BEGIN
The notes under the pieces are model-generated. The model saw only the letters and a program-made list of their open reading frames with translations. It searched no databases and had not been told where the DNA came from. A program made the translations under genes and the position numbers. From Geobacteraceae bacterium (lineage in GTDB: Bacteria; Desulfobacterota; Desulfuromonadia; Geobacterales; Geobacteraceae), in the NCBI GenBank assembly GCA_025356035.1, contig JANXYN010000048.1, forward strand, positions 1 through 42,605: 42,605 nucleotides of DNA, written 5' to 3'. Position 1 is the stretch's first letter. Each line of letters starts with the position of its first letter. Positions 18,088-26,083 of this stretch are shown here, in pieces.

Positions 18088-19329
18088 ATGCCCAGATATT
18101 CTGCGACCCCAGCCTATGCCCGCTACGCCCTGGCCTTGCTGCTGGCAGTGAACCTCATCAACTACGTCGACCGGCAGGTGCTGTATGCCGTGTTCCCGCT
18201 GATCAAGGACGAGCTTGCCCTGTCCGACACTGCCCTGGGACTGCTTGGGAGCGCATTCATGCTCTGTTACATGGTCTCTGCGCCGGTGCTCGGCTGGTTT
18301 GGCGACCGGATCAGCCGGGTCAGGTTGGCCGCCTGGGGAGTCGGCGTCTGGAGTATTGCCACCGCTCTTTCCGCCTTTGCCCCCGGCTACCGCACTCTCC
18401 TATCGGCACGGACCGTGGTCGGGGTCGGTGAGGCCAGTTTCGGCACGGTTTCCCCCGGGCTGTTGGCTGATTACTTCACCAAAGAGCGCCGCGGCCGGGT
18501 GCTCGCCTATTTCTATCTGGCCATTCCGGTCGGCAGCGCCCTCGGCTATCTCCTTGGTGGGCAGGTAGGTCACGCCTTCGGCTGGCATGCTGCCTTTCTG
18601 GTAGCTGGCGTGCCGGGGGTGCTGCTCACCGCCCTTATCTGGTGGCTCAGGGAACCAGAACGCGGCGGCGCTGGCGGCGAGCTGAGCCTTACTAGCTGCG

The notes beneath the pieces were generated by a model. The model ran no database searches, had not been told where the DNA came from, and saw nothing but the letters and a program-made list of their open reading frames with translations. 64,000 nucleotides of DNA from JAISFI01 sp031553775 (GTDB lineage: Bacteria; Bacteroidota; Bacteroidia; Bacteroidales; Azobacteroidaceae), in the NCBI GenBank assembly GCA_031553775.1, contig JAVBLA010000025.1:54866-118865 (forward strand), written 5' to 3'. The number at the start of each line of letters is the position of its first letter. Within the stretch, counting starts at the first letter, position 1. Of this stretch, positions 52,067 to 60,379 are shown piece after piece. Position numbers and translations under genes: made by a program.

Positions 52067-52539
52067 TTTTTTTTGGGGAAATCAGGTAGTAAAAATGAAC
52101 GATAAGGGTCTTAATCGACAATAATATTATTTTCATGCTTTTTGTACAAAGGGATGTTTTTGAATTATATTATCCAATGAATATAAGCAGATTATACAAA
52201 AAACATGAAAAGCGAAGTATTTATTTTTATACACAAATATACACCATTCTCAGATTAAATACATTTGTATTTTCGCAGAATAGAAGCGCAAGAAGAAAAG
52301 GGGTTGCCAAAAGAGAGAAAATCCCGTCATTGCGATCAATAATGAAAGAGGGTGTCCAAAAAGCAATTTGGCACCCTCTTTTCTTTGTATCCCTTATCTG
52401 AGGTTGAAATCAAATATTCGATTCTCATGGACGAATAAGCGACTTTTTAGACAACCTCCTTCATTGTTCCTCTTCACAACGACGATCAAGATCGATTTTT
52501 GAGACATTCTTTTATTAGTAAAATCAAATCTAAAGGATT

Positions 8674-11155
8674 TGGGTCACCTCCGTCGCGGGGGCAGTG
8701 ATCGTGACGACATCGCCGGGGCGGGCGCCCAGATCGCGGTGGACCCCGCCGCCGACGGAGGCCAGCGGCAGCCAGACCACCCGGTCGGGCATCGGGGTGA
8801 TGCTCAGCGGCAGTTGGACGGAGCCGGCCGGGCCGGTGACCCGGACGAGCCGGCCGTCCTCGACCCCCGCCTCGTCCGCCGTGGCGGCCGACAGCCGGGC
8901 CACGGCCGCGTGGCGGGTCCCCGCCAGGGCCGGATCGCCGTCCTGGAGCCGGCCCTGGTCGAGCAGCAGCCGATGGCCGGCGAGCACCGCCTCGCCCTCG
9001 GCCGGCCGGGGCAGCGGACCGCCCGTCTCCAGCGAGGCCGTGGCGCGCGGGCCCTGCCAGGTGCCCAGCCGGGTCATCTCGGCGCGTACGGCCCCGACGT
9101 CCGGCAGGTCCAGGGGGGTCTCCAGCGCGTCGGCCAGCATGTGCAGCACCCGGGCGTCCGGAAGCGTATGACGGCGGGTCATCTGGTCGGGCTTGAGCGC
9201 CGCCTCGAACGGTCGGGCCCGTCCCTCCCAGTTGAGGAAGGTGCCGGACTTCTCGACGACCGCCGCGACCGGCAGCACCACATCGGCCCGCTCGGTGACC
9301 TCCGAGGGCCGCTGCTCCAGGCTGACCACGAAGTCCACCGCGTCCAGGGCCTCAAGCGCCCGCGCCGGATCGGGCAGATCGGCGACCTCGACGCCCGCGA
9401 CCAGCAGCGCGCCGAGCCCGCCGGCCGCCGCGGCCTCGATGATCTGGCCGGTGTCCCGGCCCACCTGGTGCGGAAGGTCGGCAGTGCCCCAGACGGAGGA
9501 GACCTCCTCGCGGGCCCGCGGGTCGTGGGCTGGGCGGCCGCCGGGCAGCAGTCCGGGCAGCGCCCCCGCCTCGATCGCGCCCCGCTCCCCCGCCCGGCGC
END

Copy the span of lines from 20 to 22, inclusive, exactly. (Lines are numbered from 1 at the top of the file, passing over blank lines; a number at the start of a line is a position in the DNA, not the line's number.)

8701 ATCGTGACGACATCGCCGGGGCGGGCGCCCAGATCGCGGTGGACCCCGCCGCCGACGGAGGCCAGCGGCAGCCAGACCACCCGGTCGGGCATCGGGGTGA
8801 TGCTCAGCGGCAGTTGGACGGAGCCGGCCGGGCCGGTGACCCGGACGAGCCGGCCGTCCTCGACCCCCGCCTCGTCCGCCGTGGCGGCCGACAGCCGGGC
8901 CACGGCCGCGTGGCGGGTCCCCGCCAGGGCCGGATCGCCGTCCTGGAGCCGGCCCTGGTCGAGCAGCAGCCGATGGCCGGCGAGCACCGCCTCGCCCTCG